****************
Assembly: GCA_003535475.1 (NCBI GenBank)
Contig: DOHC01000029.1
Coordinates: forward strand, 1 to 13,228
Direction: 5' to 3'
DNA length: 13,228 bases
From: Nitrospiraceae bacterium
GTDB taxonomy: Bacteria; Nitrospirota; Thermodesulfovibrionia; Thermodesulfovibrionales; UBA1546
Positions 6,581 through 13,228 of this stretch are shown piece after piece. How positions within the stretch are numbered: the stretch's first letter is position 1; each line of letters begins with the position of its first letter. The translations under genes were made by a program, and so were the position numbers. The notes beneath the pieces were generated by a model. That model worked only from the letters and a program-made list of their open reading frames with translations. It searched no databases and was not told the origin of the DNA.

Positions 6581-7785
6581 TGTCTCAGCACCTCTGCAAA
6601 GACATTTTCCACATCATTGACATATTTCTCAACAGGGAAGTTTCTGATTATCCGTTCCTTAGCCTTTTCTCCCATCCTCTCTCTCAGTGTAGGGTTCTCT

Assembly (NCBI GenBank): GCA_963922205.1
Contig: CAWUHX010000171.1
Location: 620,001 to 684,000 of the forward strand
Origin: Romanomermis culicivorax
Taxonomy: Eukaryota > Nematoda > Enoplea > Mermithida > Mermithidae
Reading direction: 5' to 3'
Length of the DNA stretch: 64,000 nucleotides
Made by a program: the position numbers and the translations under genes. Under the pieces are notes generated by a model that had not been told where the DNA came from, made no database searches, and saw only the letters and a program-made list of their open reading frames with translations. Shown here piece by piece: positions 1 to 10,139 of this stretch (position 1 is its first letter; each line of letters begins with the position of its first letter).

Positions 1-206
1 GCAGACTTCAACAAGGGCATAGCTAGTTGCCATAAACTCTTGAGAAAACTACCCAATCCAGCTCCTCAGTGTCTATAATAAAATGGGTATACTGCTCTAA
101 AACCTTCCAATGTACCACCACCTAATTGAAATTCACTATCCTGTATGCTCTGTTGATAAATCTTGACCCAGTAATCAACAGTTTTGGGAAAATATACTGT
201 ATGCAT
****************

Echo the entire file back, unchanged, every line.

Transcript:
Assembly: GCA_003535475.1 (NCBI GenBank)
Contig: DOHC01000029.1
Coordinates: forward strand, 1 to 13,228
Direction: 5' to 3'
DNA length: 13,228 bases
From: Nitrospiraceae bacterium
GTDB taxonomy: Bacteria; Nitrospirota; Thermodesulfovibrionia; Thermodesulfovibrionales; UBA1546
Positions 6,581 through 13,228 of this stretch are shown piece after piece. How positions within the stretch are numbered: the stretch's first letter is position 1; each line of letters begins with the position of its first letter. The translations under genes were made by a program, and so were the position numbers. The notes beneath the pieces were generated by a model. That model worked only from the letters and a program-made list of their open reading frames with translations. It searched no databases and was not told the origin of the DNA.

Positions 6581-7785
6581 TGTCTCAGCACCTCTGCAAA
6601 GACATTTTCCACATCATTGACATATTTCTCAACAGGGAAGTTTCTGATTATCCGTTCCTTAGCCTTTTCTCCCATCCTCTCTCTCAGTGTAGGGTTCTCT

Assembly (NCBI GenBank): GCA_963922205.1
Contig: CAWUHX010000171.1
Location: 620,001 to 684,000 of the forward strand
Origin: Romanomermis culicivorax
Taxonomy: Eukaryota > Nematoda > Enoplea > Mermithida > Mermithidae
Reading direction: 5' to 3'
Length of the DNA stretch: 64,000 nucleotides
Made by a program: the position numbers and the translations under genes. Under the pieces are notes generated by a model that had not been told where the DNA came from, made no database searches, and saw only the letters and a program-made list of their open reading frames with translations. Shown here piece by piece: positions 1 to 10,139 of this stretch (position 1 is its first letter; each line of letters begins with the position of its first letter).

Positions 1-206
1 GCAGACTTCAACAAGGGCATAGCTAGTTGCCATAAACTCTTGAGAAAACTACCCAATCCAGCTCCTCAGTGTCTATAATAAAATGGGTATACTGCTCTAA
101 AACCTTCCAATGTACCACCACCTAATTGAAATTCACTATCCTGTATGCTCTGTTGATAAATCTTGACCCAGTAATCAACAGTTTTGGGAAAATATACTGT
201 ATGCAT